Is It Safe to Fly During the COVID-19 Outbreak?
On March 19, 2020, the US State Department issued a Global Level 4 Health Advisory on all international travel and as of June 10, it’s still in effect. It's the highest level of travel advisory we have -- hammering home the severity of the situation with a bright-red banner warning "DO NOT TRAVEL." While not a legally binding mandate, it means that Americans should avoid traveling outside the country at all costs, even as countries like Italy and Mexico begin phased reopening of their borders.
“In the current stage of our pandemic, the most critical thing for as many people as possible to do is to stay home, practice social distancing, and not travel,” said Rachel Vreeman, director of the Arnhold Institute for Global Health. “Not even locally.”
Yep, domestic air travel is also strongly discouraged, even as states begin to open up businesses, national parks, and more. But if you have no other choice but to fly, you’ll likely face various restrictions, self-quarantine orders (depending on where you land), and a lot of intricately designed face masks. If you’re confused about what to expect, we’re right there with you. We spoke to experts to break down the most pressing questions about flying right now.
What states can I even visit, and how can I do it safely?
As of May 20, all 50 states have begun loosening their restrictions on stay-at-home orders. Many states such as Georgia, Illinois, New York, and Texas have lifted their active orders, while residents of California are still under a modified order to stay home. Here’s a full breakdown of each state’s reopening guidelines.
If you’re planning on flying soon, check how COVID-19 is spreading where you’re headed.
What are airlines doing differently right now?
As of May 28, airline passenger volumes were down nearly 90%. TSA is screening 88% fewer travelers compared to this time last year, and as a result more than half of the US’s aircraft fleet is parked, according to Katherine Estep, communications director of Airlines for America (A4A). A4A serves as an advocate for its airline members to create and execute policies that ensure safety, security and health in the US airline industry. Members include Delta, Alaska, JetBlue, Southwest, and American Airlines.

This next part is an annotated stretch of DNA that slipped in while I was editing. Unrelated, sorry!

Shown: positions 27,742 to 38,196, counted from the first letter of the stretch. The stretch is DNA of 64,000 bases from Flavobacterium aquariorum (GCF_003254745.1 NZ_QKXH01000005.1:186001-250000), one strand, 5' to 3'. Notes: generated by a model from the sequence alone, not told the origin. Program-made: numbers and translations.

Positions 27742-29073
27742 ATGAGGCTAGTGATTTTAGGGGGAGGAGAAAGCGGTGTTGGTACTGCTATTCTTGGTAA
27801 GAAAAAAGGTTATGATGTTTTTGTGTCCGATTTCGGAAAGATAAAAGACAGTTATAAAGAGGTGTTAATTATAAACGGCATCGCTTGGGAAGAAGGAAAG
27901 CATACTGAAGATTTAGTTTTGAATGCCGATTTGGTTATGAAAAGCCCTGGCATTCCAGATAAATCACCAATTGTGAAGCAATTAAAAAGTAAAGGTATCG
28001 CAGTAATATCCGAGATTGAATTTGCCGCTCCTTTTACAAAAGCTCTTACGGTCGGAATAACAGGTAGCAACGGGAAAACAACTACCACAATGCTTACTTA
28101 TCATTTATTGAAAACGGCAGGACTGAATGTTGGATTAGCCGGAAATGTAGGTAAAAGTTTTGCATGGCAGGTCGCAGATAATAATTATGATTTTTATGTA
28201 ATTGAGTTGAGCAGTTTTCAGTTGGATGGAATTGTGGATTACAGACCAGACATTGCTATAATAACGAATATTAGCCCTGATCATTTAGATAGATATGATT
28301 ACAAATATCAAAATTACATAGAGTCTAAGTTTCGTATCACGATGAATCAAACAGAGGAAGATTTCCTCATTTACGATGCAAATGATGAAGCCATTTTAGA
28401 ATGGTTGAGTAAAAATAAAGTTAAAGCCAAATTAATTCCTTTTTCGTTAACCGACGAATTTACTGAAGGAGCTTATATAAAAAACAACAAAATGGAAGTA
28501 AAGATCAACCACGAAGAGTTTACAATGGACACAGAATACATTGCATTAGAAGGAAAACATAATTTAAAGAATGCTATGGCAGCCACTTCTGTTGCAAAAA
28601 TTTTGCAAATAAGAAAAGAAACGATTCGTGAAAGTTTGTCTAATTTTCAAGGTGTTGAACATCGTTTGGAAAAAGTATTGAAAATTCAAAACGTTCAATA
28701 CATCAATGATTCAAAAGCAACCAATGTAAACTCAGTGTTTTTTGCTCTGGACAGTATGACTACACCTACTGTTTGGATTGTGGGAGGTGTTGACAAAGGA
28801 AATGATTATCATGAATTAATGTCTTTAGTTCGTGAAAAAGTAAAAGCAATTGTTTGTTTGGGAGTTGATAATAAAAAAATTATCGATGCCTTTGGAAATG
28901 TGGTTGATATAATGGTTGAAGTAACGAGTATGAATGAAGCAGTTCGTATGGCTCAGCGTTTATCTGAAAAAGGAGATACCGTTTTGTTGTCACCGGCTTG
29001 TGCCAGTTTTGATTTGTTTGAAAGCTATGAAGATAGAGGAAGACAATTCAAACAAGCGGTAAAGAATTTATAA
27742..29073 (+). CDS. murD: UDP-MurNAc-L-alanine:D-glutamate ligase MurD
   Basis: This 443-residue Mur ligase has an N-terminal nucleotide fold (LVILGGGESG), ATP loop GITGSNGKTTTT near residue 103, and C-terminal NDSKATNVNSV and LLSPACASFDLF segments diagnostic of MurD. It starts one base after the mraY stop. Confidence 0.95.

But with states reopening and more testing sites becoming available, air travel is slowly picking up speed again is a possibility. Air carriers are taking measures to help ensure the safety of passengers and flight crews, and most if not all airlines have already begun implementing more intense safety and cleaning procedures.
Estep said A4A’s member airlines have aircraft equipped with HEPA filters, which help generate hospital-grade air quality.
“US airlines have also implemented intensive cleaning protocols, in some cases to include electrostatic cleaning and fogging procedures,” Estep said. “Carriers are working around the clock to sanitize cockpits, cabins, and key touch points -- including tray tables, armrests, seatbelts, buttons, vents, handles, and lavatories -- with EPA-approved disinfectants.
It’s common now for airlines to require passengers to wear masks covering their mouth and nose for the duration of their flight. In-flight food and beverage services are still facing suspensions and reductions on flights with Alaska, Southwest, Delta, JetBlue, United, and American.